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The Hague Abduction Convention in Finland

Posted by Jeremy Morley | Jul 09, 2014 | 0 Comments

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The following are excerpts, without footnotes, of an articles published in the Judges' Newsletter on International Child Protection Vol. XX, Summer – Autumn 2013.

The full article is available on the website of the Hague Conference on Private International Law.

Concentration of Jurisdiction under the Hague Convention of 25 October 1980 on the Civil Aspects of International Child Abduction: Finland

By Justice Elisabeth BYGGLIN, Helsinki Court of Appeal, Helsinki, Finland

Finland ratified the Hague Convention of 25 October 1980 on the Civil Aspects of International Child Abduction (hereinafter the 1980 Child Abduction Convention) in 1994. The Convention was implemented by adopting Finnish internal law provisions, as well as inserting the provisions of the Convention into the Finnish Child Custody Act. The aim of the implementation was to make the application of the Convention as effective as possible. In matters concerning child abductions involving Member States of the European Union, the Brussels IIa Regulation also must be taken into account in Finland.

The Finnish government considered it important to ensure consistent interpretation of the legislation. Due to the required specialist knowledge in the field, the urgent nature of the return applications and the limited number of the applications, jurisdiction was concentrated to one Court of Appeal. The Court of Appeal of Helsinki is the only competent Court in Finland to receive applications and make orders for the return of children under the Convention. The Court of Appeal of Helsinki also has jurisdiction in matters concerning recognition and enforcement of decisions given in foreign countries relating to dissolutions of marriage, paternity suits, adoptions, child custody orders, and child maintenance.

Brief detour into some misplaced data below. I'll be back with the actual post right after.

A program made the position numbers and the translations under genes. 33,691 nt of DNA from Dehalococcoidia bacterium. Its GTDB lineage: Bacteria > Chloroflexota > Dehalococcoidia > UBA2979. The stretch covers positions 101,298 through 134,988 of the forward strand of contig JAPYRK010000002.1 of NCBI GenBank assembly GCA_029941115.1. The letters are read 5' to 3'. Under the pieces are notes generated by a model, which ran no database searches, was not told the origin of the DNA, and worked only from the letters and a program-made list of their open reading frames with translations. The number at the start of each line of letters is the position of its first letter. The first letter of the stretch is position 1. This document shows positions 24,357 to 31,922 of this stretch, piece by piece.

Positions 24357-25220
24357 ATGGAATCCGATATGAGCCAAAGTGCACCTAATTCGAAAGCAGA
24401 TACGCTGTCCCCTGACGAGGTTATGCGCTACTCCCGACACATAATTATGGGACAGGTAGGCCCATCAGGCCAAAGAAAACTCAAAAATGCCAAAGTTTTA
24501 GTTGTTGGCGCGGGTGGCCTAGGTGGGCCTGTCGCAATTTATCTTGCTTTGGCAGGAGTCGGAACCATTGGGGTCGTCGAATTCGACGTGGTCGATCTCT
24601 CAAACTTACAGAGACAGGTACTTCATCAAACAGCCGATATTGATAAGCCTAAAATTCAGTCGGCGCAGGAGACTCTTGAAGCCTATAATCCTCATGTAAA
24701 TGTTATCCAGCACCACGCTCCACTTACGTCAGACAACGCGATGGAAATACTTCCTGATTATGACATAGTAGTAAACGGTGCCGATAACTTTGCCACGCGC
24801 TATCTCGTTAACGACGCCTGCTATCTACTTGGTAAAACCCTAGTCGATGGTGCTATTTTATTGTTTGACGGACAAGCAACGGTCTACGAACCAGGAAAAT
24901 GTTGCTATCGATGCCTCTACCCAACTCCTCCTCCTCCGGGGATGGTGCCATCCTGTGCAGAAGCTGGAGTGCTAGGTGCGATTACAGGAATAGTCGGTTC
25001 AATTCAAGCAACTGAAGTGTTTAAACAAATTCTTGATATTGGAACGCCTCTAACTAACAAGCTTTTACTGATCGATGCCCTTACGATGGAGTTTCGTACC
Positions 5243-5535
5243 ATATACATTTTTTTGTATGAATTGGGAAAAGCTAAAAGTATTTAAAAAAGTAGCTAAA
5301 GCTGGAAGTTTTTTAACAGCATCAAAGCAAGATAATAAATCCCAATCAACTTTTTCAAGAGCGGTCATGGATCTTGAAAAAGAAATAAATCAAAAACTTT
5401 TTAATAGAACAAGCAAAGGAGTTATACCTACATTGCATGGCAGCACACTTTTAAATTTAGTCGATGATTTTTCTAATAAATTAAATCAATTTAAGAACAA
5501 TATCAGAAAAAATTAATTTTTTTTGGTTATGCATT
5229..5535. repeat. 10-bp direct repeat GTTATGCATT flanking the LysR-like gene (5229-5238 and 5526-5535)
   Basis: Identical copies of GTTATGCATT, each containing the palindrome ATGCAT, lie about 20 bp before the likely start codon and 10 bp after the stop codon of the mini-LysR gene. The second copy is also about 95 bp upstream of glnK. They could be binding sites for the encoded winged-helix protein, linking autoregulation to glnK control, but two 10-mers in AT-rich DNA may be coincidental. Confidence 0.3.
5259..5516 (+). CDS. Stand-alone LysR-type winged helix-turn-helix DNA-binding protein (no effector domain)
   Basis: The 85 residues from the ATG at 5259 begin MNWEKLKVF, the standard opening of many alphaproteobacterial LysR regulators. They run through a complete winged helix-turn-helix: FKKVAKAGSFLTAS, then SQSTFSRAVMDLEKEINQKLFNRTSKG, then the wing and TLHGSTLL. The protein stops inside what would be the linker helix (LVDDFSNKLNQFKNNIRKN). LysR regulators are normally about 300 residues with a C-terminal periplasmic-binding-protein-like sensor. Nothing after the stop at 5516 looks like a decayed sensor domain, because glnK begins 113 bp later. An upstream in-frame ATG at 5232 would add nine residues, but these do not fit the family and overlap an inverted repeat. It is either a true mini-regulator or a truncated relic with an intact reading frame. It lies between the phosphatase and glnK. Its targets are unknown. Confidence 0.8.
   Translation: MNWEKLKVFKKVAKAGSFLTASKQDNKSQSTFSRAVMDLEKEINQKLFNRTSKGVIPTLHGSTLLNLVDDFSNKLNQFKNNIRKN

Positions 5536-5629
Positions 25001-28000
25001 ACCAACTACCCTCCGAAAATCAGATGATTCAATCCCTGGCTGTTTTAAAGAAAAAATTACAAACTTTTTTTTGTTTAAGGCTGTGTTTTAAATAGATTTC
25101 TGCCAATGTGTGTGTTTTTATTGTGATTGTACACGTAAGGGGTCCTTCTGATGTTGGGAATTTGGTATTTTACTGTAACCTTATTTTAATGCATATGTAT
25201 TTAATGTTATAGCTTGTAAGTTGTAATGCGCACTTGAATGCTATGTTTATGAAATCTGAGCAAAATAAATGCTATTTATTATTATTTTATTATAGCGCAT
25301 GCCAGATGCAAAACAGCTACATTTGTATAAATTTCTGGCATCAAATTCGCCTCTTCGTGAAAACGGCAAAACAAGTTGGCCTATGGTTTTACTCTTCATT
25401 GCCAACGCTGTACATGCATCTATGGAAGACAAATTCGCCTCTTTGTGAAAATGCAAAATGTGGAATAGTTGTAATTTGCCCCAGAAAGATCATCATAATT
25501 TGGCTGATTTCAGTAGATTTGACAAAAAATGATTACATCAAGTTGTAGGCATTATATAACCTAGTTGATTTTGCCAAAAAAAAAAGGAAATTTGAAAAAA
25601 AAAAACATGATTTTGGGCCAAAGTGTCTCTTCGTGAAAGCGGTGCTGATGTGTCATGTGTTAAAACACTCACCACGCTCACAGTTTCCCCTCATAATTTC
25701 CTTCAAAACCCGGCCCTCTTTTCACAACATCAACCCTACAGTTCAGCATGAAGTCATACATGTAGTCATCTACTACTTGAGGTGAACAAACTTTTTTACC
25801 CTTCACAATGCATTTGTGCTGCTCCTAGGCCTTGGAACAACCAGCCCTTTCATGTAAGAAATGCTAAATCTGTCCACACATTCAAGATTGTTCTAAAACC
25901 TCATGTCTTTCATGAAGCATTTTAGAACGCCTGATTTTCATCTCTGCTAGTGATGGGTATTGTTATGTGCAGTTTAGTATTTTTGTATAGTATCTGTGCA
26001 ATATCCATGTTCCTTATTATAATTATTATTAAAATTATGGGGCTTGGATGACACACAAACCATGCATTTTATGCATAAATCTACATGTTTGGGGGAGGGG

There are seven chambers at the Court of Appeal in Helsinki. All the 1980 Child Abduction Convention return applications are allocated to one chamber that is specialised in the subject matter. Within the chamber, applications are immediately allocated to one of the judges and one of the legal secretaries trained in abduction law. Four of the eight judges in the chamber are at the moment appointed to be in charge of Convention cases concerning applications for the return of a child. The judge in charge of a specific case is responsible for the matter from the moment the application is filed to the time of the rendering of the final decision. The matters are decided by three judges, and recent years have seen some increase in the number of oral hearings.

An order to return a child is immediately enforceable. The Supreme Court may, however, order that further enforcement shall be postponed. An appeal against an order to return a child can be made to the Supreme Court within 14 days of the decision of the Court of Appeal. If the Court of Appeal has rejected the application for return of a child an appeal to the Supreme Court can be made within 30 days from the date of the decision of the Court of Appeal.